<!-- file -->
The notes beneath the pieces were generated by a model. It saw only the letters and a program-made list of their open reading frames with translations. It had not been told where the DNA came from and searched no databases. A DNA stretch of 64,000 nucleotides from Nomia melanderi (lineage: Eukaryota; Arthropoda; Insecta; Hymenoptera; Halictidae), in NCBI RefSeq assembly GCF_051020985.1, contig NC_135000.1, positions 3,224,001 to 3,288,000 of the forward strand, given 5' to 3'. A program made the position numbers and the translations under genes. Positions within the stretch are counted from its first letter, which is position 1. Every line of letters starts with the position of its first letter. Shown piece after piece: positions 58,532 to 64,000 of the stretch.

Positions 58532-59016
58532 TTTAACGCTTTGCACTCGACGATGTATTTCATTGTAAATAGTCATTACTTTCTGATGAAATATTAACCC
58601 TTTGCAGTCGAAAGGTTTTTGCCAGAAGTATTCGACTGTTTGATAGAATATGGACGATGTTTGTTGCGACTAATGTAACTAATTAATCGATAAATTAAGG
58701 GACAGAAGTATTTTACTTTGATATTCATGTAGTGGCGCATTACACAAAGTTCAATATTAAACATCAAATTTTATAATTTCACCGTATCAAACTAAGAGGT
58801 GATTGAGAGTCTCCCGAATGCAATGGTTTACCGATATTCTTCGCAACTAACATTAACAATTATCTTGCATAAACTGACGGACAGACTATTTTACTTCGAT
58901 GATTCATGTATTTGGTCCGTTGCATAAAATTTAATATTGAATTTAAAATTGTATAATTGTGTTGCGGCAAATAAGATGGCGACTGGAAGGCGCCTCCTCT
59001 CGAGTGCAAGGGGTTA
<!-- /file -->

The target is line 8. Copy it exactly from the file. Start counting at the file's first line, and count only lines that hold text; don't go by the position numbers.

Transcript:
59001 CGAGTGCAAGGGGTTA